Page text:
Perception of atrial fibrillation before and after radiofrequency catheter ablation: relevance of asymptomatic arrhythmia recurrence.

Hindricks, Gerhard; Piorkowski, Christopher; Tanner, Hildegard; Kobza, Richard; Gerds-Li, Jin-Hong; Carbucicchio, Corrado; Kottkamp, Hans (2005). Perception of atrial fibrillation before and after radiofrequency catheter ablation: relevance of asymptomatic arrhythmia recurrence. Circulation, 112(3), pp. 307-313. Lippincott Williams & Wilkins 10.1161/CIRCULATIONAHA.104.518837

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BACKGROUND The objective of this study was to assess the incidence and impact of asymptomatic arrhythmia in patients with highly symptomatic atrial fibrillation (AF) who qualified for radiofrequency (RF) catheter ablation. METHODS AND RESULTS In this prospective study, 114 patients with at least 3 documented AF episodes together with corresponding symptoms and an ineffective trial of at least 1 antiarrhythmic drug were selected for RF ablation. With the use of CARTO, circumferential lesions around the pulmonary veins and linear lesions at the roof of the left atrium and along the left atrial isthmus were placed. A continuous, 7-day, Holter session was recorded before ablation, right after ablation, and after 3, 6, and 12 months of follow-up. During each 7-day Holter monitoring, the patients recorded quality and duration of any complaints by using a detailed symptom log. More than 70,000 hours of ECG recording were analyzed. In the 7-day Holter records before ablation, 92 of 114 patients (81%) had documented AF episodes. All episodes were symptomatic in 35 patients (38%). In 52 patients (57%), both symptomatic and asymptomatic episodes were recorded, whereas in 5 patients (5%), all documented AF episodes were asymptomatic. After ablation, the percentage of patients with only asymptomatic AF recurrences increased to 37% (P<0.05) at the 6-month follow-up. An analysis of patient characteristics and arrhythmia patterns failed to identify a specific subset who were at high risk for the development of asymptomatic AF. CONCLUSIONS Even in patients presenting with highly symptomatic AF, asymptomatic episodes may occur and significantly increase after catheter ablation. A symptom-only-based follow-up would substantially overestimate the success rate. Objective measures such as long-term Holter monitoring are needed to identify asymptomatic AF recurrences after ablation.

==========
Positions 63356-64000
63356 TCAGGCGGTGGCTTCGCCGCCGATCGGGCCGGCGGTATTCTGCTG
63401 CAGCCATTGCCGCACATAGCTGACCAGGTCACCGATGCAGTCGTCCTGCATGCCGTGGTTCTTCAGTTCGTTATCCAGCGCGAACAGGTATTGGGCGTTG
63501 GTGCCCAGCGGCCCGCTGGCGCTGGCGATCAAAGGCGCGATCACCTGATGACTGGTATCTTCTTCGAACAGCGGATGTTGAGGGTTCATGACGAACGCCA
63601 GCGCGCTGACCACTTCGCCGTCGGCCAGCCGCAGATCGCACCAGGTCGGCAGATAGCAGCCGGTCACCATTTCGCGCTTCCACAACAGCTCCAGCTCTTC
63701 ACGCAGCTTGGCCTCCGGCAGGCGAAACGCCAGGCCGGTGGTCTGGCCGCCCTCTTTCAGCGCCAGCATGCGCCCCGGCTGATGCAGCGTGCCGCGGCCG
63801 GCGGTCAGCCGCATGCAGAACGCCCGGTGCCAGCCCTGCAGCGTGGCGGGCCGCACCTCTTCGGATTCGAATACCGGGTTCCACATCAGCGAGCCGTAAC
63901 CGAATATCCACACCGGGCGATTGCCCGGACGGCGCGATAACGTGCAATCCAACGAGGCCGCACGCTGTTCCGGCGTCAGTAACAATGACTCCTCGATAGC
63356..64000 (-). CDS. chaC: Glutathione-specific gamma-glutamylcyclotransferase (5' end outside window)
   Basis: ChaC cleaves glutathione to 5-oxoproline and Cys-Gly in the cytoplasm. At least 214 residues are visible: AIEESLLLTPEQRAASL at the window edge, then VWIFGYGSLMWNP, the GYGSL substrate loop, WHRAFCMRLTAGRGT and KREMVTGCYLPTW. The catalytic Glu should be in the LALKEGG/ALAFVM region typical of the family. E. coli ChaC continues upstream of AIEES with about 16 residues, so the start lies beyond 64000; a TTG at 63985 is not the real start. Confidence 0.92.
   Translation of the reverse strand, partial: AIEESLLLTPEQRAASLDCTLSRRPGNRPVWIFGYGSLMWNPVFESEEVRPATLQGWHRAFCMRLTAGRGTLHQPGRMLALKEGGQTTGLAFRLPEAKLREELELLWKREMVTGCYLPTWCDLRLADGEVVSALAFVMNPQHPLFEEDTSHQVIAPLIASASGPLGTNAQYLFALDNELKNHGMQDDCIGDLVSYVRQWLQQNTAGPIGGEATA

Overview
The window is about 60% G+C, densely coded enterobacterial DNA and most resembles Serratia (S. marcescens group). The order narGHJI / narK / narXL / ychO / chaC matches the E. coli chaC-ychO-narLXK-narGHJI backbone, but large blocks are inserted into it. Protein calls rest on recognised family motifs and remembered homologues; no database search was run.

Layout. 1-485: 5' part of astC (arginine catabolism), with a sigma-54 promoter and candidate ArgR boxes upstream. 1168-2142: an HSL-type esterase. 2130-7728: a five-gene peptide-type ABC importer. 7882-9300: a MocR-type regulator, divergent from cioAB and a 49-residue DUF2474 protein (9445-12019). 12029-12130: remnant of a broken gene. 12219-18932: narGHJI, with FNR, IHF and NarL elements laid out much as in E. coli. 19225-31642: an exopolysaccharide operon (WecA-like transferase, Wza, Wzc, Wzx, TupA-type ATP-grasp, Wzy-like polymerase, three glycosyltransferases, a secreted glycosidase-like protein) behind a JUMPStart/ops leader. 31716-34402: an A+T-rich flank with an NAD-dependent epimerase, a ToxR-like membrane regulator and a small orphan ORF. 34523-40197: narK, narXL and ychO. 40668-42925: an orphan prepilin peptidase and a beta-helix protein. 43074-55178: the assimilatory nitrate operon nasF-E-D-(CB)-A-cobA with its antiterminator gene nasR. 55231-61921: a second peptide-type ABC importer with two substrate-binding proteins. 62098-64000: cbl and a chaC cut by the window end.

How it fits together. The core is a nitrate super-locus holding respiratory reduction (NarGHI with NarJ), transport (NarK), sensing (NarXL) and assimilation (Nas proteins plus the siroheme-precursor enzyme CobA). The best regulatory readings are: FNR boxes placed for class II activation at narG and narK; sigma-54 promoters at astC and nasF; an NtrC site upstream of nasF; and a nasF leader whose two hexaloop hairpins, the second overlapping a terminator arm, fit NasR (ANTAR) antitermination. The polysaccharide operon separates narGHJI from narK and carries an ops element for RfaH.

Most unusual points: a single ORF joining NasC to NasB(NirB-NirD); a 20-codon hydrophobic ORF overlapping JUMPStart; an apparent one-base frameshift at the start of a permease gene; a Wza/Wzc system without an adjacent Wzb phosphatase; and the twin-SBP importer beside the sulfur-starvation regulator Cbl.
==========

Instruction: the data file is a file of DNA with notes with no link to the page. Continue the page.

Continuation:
Item Type:

Journal Article (Original Article)


04 Faculty of Medicine > Department of Cardiovascular Disorders (DHGE) > Clinic of Cardiology

UniBE Contributor:

Tanner, Hildegard


600 Technology > 610 Medicine & health




Lippincott Williams & Wilkins




Hildegard Tanner

Date Deposited:

16 Jul 2014 17:07

Last Modified:

16 Jul 2014 17:07

Publisher DOI:


PubMed ID:



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